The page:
We finish off with that old tradition of the family holidays, the puzzles and in particular the word searches that were meant to keep the kids quiet. Being OiNK, this is a somewhat unique variant on the theme. The story behind the cover is that Mary Lighthouse (critic) has found herself stranded on the same desert island as Uncle Pigg and she’s going somewhat barmy. Well, more so than usual. There’s no list of words to find, you just have to try to spot as many as possible and one definitely stands out. In typical fashion for this comic the solutions to the puzzles are just as funny as trying them out.

There we have it, the first extra special extra edition of OiNK. There’ll be more of them to come, one very soon in fact. The year 1987 was the only one during which we’d have a regular comic from beginning to end, fortnightly all the way through, with some nice extras, merchandise releases, special pull-outs and more, all culminating in the book at Christmas. What a time to be a pig pal! You’ve only a week to go until the review of the Birthday Issue. That’ll be here from Monday 18th April 2022. Catch you then.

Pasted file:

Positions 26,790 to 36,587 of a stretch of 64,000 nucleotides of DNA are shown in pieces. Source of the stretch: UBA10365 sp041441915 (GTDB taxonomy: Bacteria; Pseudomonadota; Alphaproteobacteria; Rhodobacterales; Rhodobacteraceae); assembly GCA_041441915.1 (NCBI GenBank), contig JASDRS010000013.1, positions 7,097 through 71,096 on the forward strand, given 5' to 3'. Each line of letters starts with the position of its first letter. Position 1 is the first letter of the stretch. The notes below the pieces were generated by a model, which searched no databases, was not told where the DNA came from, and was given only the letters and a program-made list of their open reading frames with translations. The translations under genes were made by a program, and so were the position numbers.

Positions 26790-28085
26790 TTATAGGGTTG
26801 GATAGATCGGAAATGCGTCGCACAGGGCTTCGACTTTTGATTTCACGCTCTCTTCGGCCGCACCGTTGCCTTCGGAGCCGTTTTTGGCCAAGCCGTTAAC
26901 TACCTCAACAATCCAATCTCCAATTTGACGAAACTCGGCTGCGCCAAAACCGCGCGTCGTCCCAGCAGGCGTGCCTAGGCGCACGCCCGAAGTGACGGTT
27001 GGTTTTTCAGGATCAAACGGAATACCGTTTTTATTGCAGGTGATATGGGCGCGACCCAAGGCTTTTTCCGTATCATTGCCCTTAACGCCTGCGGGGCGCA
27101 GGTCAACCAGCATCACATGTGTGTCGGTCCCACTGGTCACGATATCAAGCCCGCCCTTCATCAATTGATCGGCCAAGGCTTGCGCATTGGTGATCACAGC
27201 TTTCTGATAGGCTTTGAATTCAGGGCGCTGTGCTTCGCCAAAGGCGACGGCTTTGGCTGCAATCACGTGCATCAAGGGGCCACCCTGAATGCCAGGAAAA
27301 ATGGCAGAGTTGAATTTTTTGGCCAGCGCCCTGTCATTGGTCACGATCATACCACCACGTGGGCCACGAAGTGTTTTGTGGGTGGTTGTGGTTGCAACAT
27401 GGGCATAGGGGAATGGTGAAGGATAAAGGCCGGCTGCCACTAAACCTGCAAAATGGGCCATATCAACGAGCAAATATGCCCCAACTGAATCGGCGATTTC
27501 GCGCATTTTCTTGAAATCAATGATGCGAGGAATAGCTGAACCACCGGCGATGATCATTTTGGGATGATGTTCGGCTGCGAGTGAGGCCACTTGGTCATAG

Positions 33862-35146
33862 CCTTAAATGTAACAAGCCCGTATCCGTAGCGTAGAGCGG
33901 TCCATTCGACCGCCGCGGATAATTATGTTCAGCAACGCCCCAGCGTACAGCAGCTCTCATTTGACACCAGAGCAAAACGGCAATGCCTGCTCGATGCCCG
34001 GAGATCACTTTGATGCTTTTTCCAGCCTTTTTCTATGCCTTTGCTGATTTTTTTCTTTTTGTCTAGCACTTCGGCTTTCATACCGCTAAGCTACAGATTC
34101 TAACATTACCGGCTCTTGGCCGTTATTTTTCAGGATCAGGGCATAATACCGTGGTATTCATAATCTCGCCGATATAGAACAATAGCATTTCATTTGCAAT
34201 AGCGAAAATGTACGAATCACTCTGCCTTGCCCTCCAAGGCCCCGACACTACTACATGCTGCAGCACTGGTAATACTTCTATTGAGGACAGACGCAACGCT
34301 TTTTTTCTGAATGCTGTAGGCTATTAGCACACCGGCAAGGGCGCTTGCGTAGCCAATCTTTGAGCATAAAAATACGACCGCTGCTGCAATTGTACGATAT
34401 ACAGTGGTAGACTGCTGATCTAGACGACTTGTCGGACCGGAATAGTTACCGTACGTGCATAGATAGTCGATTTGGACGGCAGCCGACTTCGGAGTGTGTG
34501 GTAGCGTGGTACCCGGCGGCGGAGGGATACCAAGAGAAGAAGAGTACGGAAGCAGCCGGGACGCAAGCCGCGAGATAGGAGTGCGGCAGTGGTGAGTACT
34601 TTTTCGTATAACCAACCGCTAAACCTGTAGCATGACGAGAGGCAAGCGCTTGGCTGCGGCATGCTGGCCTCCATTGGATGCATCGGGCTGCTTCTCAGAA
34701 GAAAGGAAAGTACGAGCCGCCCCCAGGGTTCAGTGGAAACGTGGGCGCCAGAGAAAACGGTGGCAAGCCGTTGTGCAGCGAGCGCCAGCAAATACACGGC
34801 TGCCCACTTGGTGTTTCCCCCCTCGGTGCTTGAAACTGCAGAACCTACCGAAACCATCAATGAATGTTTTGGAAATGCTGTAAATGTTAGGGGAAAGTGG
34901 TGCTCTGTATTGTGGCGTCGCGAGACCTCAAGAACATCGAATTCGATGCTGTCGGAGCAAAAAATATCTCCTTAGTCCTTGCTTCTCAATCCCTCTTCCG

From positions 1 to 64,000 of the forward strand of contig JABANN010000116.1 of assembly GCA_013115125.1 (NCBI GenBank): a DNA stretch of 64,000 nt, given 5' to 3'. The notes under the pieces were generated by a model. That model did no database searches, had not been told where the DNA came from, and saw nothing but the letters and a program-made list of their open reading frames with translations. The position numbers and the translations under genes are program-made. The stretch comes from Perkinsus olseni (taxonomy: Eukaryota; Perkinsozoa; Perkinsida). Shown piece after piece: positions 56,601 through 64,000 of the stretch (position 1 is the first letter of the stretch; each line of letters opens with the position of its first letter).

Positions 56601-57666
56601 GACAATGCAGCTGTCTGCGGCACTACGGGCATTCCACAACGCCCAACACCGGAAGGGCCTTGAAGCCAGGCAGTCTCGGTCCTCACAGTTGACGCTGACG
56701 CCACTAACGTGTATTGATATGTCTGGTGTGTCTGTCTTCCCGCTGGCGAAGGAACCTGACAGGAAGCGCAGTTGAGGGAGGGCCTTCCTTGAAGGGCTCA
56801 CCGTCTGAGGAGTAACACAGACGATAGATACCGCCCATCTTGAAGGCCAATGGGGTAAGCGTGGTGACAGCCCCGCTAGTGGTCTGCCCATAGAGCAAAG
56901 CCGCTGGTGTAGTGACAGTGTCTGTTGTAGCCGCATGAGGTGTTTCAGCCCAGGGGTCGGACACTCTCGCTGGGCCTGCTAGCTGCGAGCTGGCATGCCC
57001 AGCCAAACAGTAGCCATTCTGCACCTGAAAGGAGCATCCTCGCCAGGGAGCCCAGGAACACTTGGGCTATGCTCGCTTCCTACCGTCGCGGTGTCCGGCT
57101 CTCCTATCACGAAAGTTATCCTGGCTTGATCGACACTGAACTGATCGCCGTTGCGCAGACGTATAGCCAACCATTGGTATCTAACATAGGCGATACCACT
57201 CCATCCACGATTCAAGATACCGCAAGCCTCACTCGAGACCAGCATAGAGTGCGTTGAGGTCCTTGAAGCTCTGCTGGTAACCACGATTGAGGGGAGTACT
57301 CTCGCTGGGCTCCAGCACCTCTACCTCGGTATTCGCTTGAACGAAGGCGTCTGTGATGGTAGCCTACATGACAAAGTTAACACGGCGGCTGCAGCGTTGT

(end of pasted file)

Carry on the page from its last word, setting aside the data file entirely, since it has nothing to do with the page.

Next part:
OiNK! #4: WORLD CUP COMiC

Full disclosure: I am not a football fan in any shape or form. But that hasn’t dampened my enthusiasm for this fourth issue of OiNK, released during the 1986 World Cup in Mexico. It kicks things off with this Steve McGarry cover of Harry the Head being on the receiving end of said kick, however there’s not an awful lot of football-themed content inside, especially compared to issue three or those to come. The comic was still finding its trotters at this stage.